The town is about equally divided between the counties of Stafford and Warwick, though commonly considered a Staffordshire place: it consists of good streets, and is situated near the confluence of the rivers Tame and Anker, which are crossed by bridges about a mile distant from the Coventry canal. The manufacture of paper and tape affords employment to several persons; and many others are engaged in raising fruit and vegetables: veins of coal are worked in the vicinity, and bricks and tiles of great durability are made from a clay which abounds in the district. Here is a station on the Birmingham and Derby railway: the highest embankment on the line, elevated 30 feet above the level of the surrounding country, is situated to the south of the town; and between Tamworth and Kingsbury the railway crosses the river Anker, by a beautiful viaduct of 18 arches of 30 feet span, and one oblique arch of 60 feet, the whole erected at a cost of £18,000. The first sod of the Trent-Valley railway was raised by Sir Robert Peel, Bart., M. P. for the borough, in November 1845, about half a mile from the town; the line was privately opened June 26th, 1847, when a grand banquet was given at Tamworth. In the town is a permanent library, under the direction of a committee; and a reading-room, with a collection of books, was established under the auspices of Sir Robert Peel, in 1841. The market is on Saturday; fairs are held by charter on May 4th, July 26th, and October 24th, for cattle and merchandise, and there are five new fairs for the sale of cattle only. Till the passing of the Municipal act, the town was governed under a charter granted by Charles II. upon the surrender of one which had been conferred by Elizabeth. The government is now vested in a mayor, four aldermen, and twelve councillors; the mayor and late mayor are justices of the peace, and the total number of magistrates is four, but the county justices have concurrent jurisdiction. The borough returns two members to parliament. The elective franchise was extended in 1832, to the £10 householders of the entire parish, which was made to constitute the new borough, comprising an area of 11,000 acres, of which 4649 are in Warwickshire; the old boundaries included only 83 acres: the mayor is returning officer. The corporation hold courts leet and baron; and petty-sessions for the borough take place every alternate Wednesday. The powers of the county debt-court of Tamworth, established in 1847, extend over the registration-district of Tamworth. The town-hall is a handsome building in the market place.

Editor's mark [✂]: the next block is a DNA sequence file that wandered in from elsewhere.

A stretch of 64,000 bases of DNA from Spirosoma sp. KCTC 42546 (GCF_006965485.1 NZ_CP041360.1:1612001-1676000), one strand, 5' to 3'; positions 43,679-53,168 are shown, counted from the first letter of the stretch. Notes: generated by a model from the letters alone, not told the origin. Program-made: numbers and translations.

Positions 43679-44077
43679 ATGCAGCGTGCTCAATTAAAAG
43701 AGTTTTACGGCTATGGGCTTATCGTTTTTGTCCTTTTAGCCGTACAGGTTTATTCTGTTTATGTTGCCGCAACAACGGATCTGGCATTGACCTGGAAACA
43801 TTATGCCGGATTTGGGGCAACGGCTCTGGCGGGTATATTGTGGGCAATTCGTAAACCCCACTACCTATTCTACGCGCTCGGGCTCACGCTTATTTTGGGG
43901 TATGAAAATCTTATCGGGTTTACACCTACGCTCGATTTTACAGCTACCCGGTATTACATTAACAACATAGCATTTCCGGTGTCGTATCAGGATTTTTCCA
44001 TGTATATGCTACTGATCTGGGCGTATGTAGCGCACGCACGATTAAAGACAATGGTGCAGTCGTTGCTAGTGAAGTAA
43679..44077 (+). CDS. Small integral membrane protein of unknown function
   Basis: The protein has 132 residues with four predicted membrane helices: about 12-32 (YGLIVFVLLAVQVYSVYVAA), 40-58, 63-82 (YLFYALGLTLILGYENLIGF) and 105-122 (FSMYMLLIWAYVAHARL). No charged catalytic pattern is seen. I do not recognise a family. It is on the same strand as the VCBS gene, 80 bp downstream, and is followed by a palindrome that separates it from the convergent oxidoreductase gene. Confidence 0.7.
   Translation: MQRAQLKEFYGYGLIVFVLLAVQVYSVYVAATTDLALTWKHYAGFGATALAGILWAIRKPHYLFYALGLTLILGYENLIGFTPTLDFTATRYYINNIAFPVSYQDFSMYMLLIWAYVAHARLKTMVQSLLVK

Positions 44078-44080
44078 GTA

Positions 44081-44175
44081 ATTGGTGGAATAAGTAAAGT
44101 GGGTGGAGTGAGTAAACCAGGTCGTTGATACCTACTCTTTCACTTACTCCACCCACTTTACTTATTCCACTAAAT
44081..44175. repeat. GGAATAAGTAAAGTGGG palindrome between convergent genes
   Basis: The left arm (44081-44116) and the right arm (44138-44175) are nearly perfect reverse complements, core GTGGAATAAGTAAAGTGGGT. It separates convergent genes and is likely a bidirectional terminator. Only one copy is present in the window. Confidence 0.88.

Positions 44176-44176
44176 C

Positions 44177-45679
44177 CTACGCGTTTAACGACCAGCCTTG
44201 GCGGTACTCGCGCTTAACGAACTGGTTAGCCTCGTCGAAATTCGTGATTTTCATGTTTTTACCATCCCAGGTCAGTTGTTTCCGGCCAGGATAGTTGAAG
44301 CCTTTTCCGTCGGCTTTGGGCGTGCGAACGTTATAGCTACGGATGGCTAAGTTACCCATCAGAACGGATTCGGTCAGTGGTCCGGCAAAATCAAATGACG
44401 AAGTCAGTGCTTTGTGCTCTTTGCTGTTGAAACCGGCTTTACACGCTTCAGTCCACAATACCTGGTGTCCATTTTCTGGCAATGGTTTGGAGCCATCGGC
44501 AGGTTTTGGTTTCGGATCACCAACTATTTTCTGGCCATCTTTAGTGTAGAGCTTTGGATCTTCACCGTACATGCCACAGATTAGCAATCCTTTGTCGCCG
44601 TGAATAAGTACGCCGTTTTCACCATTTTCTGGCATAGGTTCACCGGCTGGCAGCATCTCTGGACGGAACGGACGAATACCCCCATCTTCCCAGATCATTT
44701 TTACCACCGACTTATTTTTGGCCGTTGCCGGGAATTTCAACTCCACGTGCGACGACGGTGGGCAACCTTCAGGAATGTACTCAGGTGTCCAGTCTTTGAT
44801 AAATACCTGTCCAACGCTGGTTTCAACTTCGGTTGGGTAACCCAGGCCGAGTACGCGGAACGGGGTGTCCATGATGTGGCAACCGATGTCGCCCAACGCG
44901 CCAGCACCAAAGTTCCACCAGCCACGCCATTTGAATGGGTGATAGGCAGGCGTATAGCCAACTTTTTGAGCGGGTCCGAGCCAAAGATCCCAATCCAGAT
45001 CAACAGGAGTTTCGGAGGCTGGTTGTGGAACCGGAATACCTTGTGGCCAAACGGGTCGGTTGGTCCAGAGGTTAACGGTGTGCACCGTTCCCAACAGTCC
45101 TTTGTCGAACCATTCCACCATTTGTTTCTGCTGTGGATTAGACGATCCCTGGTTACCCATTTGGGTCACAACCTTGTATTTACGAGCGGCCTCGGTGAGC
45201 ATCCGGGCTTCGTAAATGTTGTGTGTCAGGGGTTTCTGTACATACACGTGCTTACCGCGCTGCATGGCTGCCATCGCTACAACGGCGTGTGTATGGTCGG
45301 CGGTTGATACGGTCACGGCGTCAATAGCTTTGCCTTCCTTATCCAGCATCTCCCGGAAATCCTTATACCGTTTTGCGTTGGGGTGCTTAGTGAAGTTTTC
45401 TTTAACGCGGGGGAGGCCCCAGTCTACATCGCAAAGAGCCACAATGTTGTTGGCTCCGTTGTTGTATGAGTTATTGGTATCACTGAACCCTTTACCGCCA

The parish comprises the townships of Syerscote and Fazeley, and the chapelry of Wigginton, in the county of Stafford; and the townships of Amington with StonyDelph, and Bolehall with Glascote, the liberty of the Castle, and the hamlet of Wilnecote with Dosthill, in the county of Warwick. The living is a vicarage; net income, £170; patron, Admiral A'Court Repington. The church, situated in the county of Stafford, is spacious and handsome, with a fine tower, in which are two remarkable spiral staircases communicating with separate floors, their entrances being within and without the church, respectively. Beneath the edifice is a crypt, 33 yards long, filled with human bones. The building combines the decorated and later English styles, and has two Norman arches; the roof is of very fine carved oak. The church was formerly collegiate, and occupies the site of an ancient monastery: the foundation of the college, which consisted of a dean and six prebendaries, is uncertain, but is attributed, with the greatest probability, to the Marmions, who were owners of the castle. Queen Elizabeth broke up the deanery, and sold the land. Some tessellated pavement, now placed in front of the communion-table, was discovered a few years since, when the church was undergoing repair. At Fazeley, Wigginton, and Wilnecote, are separate incumbencies. There are places of worship for Baptists, the Society of Friends, Independents, and Wesleyans; and a Roman Catholic chapel.